The total value of home loans approved for first home buyers increased by over 20 per cent in July, according to an analysis of the latest ABS data.
An analysis of the latest Lending to Households and Businesses data from the Australian Bureau of Statistics (ABS) from CoreLogic research analyst Cameron Kusher has revealed that the value of housing finance commitments for owner-occupier first home buyers (FHBs) totalled $3.7 billion, up 20.9 per cent from the previous month – the highest monthly value since November 2009.
On a state-by-state basis, the ACT recorded the sharpest month-on-month (June to July) increase in FHB loan commitments (76.4 per cent), followed by NSW (33 per cent), the Northern Territory (27.1 per cent), Western Australia (17.4 per cent), Queensland (17.2 per cent) and Victoria (15.3 per cent).
Tasmania and South Australia were the only states to record declines in the total value of owner-occupied FHB loans, down 14.9 per cent and 0.2 per cent, respectively.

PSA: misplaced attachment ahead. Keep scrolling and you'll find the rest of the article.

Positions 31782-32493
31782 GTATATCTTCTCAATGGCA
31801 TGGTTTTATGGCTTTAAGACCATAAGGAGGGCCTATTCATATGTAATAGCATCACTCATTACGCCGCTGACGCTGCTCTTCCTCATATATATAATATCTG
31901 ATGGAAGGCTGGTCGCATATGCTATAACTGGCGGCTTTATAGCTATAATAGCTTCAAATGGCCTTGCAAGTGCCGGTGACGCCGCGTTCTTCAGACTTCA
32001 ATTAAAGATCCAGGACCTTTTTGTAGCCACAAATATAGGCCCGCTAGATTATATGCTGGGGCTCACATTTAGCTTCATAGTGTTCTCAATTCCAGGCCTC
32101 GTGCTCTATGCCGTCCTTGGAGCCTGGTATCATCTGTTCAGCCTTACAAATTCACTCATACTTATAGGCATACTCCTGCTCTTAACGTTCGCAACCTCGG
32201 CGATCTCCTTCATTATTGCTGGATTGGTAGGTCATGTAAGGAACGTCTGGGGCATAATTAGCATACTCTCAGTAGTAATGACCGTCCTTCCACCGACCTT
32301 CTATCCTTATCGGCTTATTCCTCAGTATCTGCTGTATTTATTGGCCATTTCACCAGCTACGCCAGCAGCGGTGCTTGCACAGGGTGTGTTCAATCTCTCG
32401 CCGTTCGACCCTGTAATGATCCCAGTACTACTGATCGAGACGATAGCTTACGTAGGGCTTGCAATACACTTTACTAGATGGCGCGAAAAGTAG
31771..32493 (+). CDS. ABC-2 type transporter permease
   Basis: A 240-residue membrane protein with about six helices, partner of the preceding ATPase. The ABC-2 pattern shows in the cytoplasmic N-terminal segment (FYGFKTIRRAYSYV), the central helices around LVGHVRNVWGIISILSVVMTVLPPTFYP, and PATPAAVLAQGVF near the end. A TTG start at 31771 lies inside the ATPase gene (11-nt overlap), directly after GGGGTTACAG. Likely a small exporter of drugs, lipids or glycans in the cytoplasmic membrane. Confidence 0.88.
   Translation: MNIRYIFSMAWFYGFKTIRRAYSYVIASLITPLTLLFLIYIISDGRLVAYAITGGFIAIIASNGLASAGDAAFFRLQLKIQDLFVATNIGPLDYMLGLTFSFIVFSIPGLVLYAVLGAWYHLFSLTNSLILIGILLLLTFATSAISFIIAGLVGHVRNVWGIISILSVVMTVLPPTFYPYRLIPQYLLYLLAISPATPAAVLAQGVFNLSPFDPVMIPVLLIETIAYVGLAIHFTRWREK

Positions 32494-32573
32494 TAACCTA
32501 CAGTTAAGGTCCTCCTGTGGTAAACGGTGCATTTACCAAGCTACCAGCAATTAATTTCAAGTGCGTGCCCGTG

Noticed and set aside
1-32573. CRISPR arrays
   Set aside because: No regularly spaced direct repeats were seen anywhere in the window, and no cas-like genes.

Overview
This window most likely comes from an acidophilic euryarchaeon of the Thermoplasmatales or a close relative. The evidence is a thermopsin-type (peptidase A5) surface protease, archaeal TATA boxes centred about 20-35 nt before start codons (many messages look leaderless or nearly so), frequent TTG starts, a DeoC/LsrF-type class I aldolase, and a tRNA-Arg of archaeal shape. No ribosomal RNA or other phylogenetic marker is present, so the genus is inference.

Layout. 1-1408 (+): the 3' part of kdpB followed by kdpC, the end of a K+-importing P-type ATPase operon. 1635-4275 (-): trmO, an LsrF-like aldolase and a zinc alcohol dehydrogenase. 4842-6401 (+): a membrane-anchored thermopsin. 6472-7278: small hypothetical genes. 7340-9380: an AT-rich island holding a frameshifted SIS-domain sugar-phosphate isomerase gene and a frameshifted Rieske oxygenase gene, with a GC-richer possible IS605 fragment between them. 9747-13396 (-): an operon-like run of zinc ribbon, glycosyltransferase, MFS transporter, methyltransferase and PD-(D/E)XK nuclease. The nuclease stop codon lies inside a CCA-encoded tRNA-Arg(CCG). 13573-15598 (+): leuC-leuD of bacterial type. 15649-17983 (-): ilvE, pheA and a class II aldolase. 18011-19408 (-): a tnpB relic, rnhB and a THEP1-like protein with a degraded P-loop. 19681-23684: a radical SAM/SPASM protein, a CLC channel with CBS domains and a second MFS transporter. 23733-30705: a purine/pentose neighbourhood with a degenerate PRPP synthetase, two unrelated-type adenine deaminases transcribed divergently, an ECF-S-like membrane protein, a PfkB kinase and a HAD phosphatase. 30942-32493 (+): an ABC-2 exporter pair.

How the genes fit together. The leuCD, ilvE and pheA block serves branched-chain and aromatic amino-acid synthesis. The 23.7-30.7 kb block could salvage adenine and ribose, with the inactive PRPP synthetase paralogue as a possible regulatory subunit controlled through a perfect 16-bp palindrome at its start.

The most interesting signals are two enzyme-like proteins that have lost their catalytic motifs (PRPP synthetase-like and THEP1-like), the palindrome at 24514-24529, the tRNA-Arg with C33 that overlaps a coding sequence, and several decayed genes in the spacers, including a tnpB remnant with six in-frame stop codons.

The spike in FHB loan approvals also coincided with an increase in the total value of lending for non-FHB owner-occupied borrowers and investors, up 17.2 per cent and 7.1 per cent, respectively.
Overall, the value of mortgages approved in July rose 5.1 per cent to $17.8 billion – the largest monthly increase since March 2015.
According to Mr Kusher, the improvement in housing finance commitments has “mirrored the jump in auction clearance rates seen over the same period”.
Auction clearance rates have been trending above 70 per cent over the past few months, with the latest data reporting a preliminary clearance rate of 77 per cent across Australia’s combined capital cities in the week ending 8 September.
The pick-up in sentiment has followed the Reserve Bank of Australia’s back-to-back rate cuts in June and July, the federal government’s tax deductions, and changes to mortgage lending guidance.